When performing optimally, the innate and adaptive responses provide immunity, which means protection or exemption from disease, ideally accompanied by an inability to transmit the causative agent to others. Protection may be provided passively—for example, antibodies delivered to a newborn via the mother’s first milk, known as colostrum—or actively via naturally acquired immunity and artificially induced immunity. Naturally acquired immunity is commonly achieved following infection and recovery from exposure to a pathogen. Artificially acquired immunity may be achieved through vaccination, which attempts to recapitulate the gold-standard of naturally acquired immunity. However, it is critical to understand that not all immune responses are optimal or protective. The immune system is often referred to as a double-edged sword, where protection is carefully balanced against immuno-pathology or damage caused by prolonged overt or inappropriate immune responses. Thus, a critical role of immunoceuticals lies in helping to tune optimal host defence.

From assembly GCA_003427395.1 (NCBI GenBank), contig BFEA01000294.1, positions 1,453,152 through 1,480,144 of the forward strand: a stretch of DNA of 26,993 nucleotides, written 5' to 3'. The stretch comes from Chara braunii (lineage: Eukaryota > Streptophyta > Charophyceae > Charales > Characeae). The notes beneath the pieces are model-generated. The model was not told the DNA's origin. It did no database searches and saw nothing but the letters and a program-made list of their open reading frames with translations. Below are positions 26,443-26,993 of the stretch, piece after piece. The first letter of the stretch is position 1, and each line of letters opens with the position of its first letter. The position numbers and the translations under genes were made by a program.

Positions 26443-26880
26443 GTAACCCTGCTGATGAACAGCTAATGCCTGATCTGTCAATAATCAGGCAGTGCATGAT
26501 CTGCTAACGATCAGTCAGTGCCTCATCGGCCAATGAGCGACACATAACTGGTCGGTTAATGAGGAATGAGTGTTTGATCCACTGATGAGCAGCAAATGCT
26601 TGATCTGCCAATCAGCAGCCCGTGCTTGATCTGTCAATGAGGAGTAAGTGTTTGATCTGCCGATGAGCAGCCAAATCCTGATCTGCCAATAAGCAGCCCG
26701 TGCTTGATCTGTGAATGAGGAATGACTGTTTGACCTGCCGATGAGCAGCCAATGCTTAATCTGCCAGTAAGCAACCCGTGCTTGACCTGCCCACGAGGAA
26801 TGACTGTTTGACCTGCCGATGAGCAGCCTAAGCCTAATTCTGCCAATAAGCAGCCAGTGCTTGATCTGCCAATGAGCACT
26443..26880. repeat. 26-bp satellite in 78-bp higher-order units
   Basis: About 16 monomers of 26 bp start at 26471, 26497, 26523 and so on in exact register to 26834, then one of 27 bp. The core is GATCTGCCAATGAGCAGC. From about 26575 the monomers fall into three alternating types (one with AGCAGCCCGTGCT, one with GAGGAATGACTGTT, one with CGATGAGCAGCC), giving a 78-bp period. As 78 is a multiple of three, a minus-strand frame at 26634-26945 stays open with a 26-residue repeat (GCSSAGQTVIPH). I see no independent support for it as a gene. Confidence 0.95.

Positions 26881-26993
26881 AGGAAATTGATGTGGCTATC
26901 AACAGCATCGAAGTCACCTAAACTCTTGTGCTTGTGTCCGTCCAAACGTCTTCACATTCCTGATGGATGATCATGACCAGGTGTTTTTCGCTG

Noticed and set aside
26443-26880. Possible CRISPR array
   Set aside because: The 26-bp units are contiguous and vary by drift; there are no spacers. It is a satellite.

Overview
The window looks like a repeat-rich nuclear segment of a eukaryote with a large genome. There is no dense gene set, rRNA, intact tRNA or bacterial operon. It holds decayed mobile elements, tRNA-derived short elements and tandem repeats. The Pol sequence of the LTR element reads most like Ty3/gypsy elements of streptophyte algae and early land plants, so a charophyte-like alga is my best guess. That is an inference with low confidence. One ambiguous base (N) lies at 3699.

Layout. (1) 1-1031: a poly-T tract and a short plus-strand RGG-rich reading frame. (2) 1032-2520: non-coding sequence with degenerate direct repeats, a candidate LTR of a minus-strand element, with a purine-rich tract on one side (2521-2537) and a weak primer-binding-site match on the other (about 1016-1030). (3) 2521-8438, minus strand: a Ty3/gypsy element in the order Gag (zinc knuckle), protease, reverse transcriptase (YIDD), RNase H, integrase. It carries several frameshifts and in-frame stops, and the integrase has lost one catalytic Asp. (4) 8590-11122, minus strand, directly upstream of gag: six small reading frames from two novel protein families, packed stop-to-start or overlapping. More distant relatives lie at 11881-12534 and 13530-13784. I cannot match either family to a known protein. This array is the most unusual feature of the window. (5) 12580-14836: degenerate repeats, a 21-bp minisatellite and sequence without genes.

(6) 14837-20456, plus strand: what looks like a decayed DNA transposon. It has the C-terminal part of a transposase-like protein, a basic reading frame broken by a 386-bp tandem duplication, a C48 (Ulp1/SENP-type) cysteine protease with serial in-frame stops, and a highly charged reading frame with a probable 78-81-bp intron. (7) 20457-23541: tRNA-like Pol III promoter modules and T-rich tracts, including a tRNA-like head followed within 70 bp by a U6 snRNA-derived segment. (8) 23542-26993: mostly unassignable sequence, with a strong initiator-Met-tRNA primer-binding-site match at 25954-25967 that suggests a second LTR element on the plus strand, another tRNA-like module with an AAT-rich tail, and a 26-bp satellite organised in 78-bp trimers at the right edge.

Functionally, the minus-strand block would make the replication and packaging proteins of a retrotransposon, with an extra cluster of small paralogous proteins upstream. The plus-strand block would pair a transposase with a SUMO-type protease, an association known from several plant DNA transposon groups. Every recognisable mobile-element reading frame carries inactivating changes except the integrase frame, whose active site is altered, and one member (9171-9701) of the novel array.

The regulatory mechanisms of the immune system are vast and complex, with many different regulators and factors involved that affect how the immune system functions and responds. It is widely recognized that the manifestation of infection varies greatly from mild to severe among individuals, and this is due, in part, to the genetics of both the host and the pathogen. In fact, around 5000 of the 23,000 genes in mammals are dedicated to host defence [6]. This makes sense, given that the immune system governs survival. However, adaptive changes induced by environmental influences, especially during early life development, also play a large role in helping to shape an individual’s immune system [7]. The interplay between genes and the environment is commonly referred to as gene-by-environmental interactions, and epigenetic mechanisms govern these. For example, environmental pathogen exposure helps shape the adaptive immune system repertoire in terms of what T- and B-cell clones predominate in a given host. The biology of the pathogen also plays a role; for example, its virulence, the portal of entry and the dose of exposure to the pathogen all affect disease outcome. Collectively, the host–pathogen–environment triad shapes disease consequences.